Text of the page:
Tuesday, August 18, 2015

The End...

Wow, I'm sorry I haven't updated lately... I didn't think anyone was still reading this but I've had a few people ask me why I haven't put the most recent info on here.  So, here's the scoop:

July 9 -  I went to the oncologist to get an injection in my abdomen that shuts down my ovaries since my cancer is fed by hormones.  It hurt a lot more than I expected it to.  I think my nurse nicked a muscle or something because I was in bed in pain for the rest of the night and all the sites on the internet said it normally doesn't hurt that much.  Boo.  The picture of the right is an annoying side effect post-chemo... lovely, thick, downy facial hair.  It supposedly falls out in 2-6 months after it first appears but I just shaved it off when it got uber noticeable because I couldn't wait that long.

July 13 -  Last Radiation Treatment:  My rads technicians Matt and Andy, and my nurse Nikki.  When I finished radiation they gave me this cute graduation certificate and also paid for my name to be placed on a Tibetan prayer flag.  One of the radiation oncologists climbs mountains as a hobby and he works with the "Radiating Hope" foundation to place these prayer flags on the mountains of Tibet.  The foundation provides radiation therapy to people that don't have access to the standards of medical treatment we're used to.  Super cool.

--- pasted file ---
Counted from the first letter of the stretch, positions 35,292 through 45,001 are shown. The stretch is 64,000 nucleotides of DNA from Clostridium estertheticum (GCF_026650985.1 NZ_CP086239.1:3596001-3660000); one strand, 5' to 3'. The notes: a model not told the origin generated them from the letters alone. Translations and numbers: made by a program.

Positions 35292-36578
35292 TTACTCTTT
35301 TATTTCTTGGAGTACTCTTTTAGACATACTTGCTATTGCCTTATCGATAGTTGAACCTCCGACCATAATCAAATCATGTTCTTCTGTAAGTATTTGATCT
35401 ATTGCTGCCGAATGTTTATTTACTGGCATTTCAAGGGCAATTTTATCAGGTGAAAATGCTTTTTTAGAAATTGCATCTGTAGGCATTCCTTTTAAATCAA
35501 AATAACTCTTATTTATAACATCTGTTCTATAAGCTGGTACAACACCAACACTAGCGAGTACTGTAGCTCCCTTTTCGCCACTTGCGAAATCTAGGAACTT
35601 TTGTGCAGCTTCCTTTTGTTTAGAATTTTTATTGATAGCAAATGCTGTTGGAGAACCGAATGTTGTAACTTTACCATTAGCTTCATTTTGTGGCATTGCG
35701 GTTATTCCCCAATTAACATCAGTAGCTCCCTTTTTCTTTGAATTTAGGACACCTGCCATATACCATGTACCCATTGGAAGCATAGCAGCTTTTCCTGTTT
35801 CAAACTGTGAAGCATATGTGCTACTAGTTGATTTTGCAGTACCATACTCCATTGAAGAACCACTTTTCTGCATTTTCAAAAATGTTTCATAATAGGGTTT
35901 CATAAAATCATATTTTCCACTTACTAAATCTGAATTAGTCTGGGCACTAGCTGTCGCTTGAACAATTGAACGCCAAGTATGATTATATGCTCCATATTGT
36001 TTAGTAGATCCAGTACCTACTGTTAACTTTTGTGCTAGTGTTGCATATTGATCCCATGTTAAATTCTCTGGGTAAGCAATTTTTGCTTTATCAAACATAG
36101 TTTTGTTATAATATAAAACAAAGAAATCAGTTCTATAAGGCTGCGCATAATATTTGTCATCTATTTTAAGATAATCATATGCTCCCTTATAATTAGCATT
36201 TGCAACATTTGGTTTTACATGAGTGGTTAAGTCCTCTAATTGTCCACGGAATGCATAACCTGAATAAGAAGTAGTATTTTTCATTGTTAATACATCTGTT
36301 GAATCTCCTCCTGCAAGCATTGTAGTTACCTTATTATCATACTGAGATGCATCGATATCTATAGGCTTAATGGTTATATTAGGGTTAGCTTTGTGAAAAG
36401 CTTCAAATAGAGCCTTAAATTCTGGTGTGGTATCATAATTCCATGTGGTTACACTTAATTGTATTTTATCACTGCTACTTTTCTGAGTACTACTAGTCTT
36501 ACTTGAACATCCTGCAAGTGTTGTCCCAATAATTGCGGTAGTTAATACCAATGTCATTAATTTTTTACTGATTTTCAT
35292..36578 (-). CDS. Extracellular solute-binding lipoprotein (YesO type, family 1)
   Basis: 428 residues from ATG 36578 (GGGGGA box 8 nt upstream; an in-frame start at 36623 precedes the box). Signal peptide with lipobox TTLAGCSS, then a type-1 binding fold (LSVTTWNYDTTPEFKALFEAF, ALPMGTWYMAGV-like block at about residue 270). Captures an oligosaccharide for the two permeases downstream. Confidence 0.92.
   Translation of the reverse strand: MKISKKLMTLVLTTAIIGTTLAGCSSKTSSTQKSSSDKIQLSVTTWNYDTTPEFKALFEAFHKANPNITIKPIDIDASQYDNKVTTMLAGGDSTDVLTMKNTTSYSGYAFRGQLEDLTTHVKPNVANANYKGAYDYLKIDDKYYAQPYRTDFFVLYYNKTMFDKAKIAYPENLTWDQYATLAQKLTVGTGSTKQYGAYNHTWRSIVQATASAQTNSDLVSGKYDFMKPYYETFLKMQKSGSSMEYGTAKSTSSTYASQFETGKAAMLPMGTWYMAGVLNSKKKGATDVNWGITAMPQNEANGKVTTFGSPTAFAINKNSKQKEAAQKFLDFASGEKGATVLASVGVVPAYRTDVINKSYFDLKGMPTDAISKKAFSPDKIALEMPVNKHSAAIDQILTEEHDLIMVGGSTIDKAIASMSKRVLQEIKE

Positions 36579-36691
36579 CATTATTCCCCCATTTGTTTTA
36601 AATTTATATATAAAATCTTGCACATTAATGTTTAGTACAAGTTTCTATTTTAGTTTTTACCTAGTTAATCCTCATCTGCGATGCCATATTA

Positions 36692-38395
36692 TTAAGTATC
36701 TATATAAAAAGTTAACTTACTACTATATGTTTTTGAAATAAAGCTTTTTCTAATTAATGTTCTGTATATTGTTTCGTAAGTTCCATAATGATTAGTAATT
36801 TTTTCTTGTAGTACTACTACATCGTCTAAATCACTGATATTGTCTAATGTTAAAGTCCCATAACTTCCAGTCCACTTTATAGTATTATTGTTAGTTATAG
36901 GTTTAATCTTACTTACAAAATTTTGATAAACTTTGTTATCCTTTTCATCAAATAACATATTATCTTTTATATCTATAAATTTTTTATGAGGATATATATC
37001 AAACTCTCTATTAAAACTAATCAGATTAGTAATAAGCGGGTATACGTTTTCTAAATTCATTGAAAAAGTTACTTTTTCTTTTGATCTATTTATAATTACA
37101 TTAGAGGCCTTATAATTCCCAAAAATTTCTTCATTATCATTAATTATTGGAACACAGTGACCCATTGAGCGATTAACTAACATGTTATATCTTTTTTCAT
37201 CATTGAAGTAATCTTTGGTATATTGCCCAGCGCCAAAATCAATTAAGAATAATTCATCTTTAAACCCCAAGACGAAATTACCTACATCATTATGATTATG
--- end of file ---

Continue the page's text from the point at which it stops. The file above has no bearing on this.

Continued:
This picture shows my healthy tissue compared to my radiated skin.  I went through rads like a pro and only got one tiny blister that appeared a couple of days after I was done.  I (and the whole radiation staff) was super happy with how well my skin reacted to treatment.  I used organic, cold pressed aloe vera gel right after each treatment and applied an organic coconut oil & shea butter mix a couple of times a day.  I also tried to stay out of the sun and take care of my skin from the inside out by eating healthy... although the closer to the end of treatment I got the more unhealthily (and deliciously - ha ha) I ate. 
My adorable visiting teachers surprised me with cake and ice cream to celebrate the end of my treatments - yay!  They have taken such good care of me. :)